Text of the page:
PL and BRC methods resulted in similar time estimates for the major lineages of the nitrogen-fixing clade (Fig. 1, S4). The crown ages of the four orders are in accordance with the results of previous studies (Table S2) and the two methods generated highly consistent results for the ages of the nine actinorhizal nitrogen-fixing lineages except lineages 4 and 5 (Fig. 2). The BRC analysis indicates that lineages 4 (Coriariaceae) and 5 (Datiscaceae) occurred during the Paleogene, whereas the PL analysis results in a late Cretaceous time for each. Yokoyama et al.22, based on molecular-based estimates, suggested a late Cretaceous origin of Coriariaceae, and the extant Datiscaceae also date to the late Cretaceous23,24. The 95% HPDs resulting from our two analyses also overlapped for the lineages 4 and 5. Thus, we consider that Coriariaceae and Datiscaceae originated in the late Cretaceous. The stem ages of lineages 1, 2, and 3 fall in the late Cretaceous, in accordance with the results of Xiang et al.25, and the stem age of lineage 6 agrees with the results of Chin et al.26. The stem age of lineage 7 agrees with a number of analyses (e.g., Bell et al.17; Magallón et al.27). The stem ages of lineages 8 and 9 agree with the results of Richardson et al.28. A comparison of time estimates of actinorhizal nitrogen-fixing lineages is shown in Table S2. The congruence among these studies enhances the reliability of our divergence date estimates for the origin of the actinorhizal nitrogen-fixing lineages.

According to our analyses, the oldest actinorhizal nitrogen-fixing lineage diverged from its extant sister in the Late Cretaceous (PL: 71.4–101.8 Ma; BRC: 64.5–97.8 Ma), and the earliest nodule fossil dates to the Santonian (83.6–86.3 Ma)19. These results support the hypothesis that the symbiosis between angiosperms and actinorhizal nitrogen-fixing bacteria may have originated in the Late Cretaceous16. The inferred credibility intervals of the estimated times of divergence indicate that the rise of extant actinorhizal nitrogen-fixing lineages occurred during two periods. The first appearance of actinorhizal nitrogen-fixing lineages was during the Late Cretaceous, when seven extant actinorhizal nitrogen-fixing lineages originated (lineages 1–7), and the second appearance was during the Eocene (lineages 8–9).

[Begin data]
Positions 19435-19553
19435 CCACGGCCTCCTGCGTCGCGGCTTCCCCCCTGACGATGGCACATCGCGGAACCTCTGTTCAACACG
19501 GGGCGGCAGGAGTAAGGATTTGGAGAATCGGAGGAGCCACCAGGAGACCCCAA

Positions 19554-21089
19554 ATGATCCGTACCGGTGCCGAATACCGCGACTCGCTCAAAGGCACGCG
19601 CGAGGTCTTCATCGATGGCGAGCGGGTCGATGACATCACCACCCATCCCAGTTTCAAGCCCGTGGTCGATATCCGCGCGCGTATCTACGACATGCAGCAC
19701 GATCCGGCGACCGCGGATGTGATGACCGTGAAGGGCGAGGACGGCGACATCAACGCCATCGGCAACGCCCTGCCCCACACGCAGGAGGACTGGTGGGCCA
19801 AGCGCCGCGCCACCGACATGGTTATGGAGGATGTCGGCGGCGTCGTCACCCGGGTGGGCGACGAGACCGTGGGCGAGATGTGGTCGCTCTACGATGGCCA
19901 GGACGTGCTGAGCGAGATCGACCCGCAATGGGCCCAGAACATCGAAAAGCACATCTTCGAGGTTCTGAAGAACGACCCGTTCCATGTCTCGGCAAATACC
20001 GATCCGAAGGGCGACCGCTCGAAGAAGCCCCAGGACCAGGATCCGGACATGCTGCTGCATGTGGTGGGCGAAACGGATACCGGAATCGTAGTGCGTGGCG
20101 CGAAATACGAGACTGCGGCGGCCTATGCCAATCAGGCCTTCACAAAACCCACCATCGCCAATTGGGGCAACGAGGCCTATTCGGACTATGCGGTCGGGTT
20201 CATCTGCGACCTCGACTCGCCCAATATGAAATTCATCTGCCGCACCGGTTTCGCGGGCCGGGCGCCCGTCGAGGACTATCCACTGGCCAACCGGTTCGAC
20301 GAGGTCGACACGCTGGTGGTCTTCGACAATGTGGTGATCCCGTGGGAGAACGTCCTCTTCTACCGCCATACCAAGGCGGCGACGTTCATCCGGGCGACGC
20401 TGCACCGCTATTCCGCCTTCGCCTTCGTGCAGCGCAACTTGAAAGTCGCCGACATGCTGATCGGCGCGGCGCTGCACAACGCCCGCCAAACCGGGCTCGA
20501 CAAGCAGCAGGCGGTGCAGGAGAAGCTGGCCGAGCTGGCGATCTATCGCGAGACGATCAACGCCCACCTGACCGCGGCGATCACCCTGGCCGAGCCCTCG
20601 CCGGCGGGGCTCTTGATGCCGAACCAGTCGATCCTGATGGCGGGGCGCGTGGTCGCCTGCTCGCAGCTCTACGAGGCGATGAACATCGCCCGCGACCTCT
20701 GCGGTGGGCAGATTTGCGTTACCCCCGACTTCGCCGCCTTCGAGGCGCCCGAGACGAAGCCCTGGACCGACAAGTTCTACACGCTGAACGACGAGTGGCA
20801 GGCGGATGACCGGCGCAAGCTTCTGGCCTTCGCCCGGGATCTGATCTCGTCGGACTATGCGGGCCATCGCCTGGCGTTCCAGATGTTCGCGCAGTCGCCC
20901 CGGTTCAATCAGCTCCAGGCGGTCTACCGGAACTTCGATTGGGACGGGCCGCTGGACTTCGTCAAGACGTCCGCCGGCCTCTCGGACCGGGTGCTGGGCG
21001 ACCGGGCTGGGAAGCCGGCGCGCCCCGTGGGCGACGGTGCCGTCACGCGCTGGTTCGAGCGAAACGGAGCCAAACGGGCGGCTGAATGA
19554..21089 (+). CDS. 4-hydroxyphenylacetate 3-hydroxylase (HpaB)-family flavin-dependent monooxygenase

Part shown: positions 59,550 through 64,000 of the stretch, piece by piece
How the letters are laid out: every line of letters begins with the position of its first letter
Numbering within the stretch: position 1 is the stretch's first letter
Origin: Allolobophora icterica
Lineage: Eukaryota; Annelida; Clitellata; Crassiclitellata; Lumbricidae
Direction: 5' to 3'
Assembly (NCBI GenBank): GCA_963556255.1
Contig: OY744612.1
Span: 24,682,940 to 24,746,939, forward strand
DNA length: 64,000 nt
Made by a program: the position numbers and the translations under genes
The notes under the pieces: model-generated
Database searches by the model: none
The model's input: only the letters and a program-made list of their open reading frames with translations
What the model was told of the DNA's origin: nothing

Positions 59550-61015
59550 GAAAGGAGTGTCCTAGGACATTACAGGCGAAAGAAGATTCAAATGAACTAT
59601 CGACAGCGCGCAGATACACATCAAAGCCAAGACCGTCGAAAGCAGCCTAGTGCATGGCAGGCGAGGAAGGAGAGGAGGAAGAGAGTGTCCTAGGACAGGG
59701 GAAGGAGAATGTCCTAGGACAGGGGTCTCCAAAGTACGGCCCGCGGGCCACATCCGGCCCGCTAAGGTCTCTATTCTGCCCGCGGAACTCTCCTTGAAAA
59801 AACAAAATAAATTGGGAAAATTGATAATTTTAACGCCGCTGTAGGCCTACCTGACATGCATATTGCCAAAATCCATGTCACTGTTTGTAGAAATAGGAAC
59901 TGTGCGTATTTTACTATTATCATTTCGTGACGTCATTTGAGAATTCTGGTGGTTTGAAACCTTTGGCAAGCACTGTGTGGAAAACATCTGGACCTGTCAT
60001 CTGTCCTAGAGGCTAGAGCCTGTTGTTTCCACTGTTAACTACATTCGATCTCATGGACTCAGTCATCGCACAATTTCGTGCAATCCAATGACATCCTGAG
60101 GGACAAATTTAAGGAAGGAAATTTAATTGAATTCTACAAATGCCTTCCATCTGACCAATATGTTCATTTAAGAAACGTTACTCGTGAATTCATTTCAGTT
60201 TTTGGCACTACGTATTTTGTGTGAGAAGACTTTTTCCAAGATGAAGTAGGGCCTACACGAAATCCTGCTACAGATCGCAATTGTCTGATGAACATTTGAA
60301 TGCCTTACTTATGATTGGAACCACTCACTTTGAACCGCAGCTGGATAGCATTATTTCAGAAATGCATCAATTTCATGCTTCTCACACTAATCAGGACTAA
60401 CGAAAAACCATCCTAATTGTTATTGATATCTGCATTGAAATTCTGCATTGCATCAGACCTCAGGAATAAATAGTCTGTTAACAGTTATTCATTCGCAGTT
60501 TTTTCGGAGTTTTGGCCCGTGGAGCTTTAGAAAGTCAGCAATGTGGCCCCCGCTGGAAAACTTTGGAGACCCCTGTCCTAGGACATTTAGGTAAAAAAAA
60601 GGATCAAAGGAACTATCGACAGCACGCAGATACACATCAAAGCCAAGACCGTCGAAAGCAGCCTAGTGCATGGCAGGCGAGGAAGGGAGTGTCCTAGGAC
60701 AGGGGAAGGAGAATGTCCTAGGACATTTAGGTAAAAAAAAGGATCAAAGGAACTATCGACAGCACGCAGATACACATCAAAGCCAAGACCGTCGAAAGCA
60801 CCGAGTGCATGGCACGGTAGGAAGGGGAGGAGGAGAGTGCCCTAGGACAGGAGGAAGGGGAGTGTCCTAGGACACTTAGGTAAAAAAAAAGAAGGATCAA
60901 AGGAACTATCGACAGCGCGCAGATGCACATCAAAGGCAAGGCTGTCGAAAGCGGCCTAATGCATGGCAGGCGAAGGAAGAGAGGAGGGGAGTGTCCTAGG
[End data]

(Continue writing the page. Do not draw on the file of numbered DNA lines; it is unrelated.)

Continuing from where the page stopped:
During the late Cretaceous, the global climate was relatively warm with a surface temperature 3–5 °C warmer than today29,30,31,32,33, and atmospheric CO2 levels were relatively high (ca. 2–4 times present atmospheric level)32,33. The temperature dropped about 3 °C, and atmospheric CO2 levels fell to 1.5 times present atmospheric level in the Paleocene (66.0–56.0 Ma)29,30,31,32,33. During the Eocene, the global surface temperature increased 3–4 °C29,30,31,32,33, and atmospheric CO2 levels rose to about 2.5–3 times the present atmospheric level32,33. Previous studies have indicated that high temperature and CO2 levels are vital to the nitrogen-fixing process34,35. In Myrica gale, nodule vesicles are rare, and nitrogenase activity is undetectable in the perennial actinorhizal nodules during cold periods. Some research has suggested that a doubling of CO2 content promoted increased nitrogen as activity in alders (Alnus glutinosa)35, plants having a nitrogen fixing symbiosis. This suggests that actinorhizal nitrogen-fixing symbioses in plants could be associated with or perhaps selected for by an increase in atmospheric CO2. It is noteworthy that our dated tree indicates that the evolution of nitrogen-fixing symbiosis in members of the nitrogen-fixing clade occurred at roughly the time of high temperature and high atmospheric CO2 levels29,30,31,32,33. This hypothesis, based on the observed correlation of the evolution of actinorhizal nitrogen-fixing symbioses and elevated temperatures and increased CO2 levels, requires rigorous testing via future research. The gains of symbiotic actinorhizal nitrogen fixation would also likely have been strongly influenced by the environment in which the plant groups occurred. Actinorhizal nitrogen-fixing plants share the tendency to grow in soils where nitrogen availability is low (Table S1). The overwhelming majority of actinorhizal nitrogen-fixing plants are trees, shrubs, or lianas, which are often early successional pioneer species (Table S1). Historical records that fossilized nodules belonging to an actinorhizal nitrogen-fixing plant species in Elaeagnaceae were found in a typical early successional habitat36 support contemporary observations. A few actinorhizal nitrogen-fixing plants are trees (e.g., Alnus and Casuarina); however, such species are often fast-growing and short-lived and tend not to form stable, closed communities. For example, Alnus has the tendency to grow in open places and play an important role in early successional habitats37,38,39. Only Datisca is herbaceous and inhabits rocky places along streambeds and in desert regions (Table S1)40. As pioneers, these actinorhizal nitrogen-fixing plants can take advantage of the ecological niche presented by low nitrogen availability. In addition, the habitats of actinorhizal nitrogen-fixing plants are often open and have good light conditions. High light conditions can supply energy for the nitrogen-fixing process by allowing for higher rates of photosynthesis, leading to an increased production of photosynthate41,42. Interestingly, the green leaves of some species of alder (e.g., Alnus glutinosa) are retained longer than those of other temperate deciduous trees that are unable to fix nitrogen43. This longer period of retaining leaves in alders prolongs the production of photosynthate for these plants in early autumn44.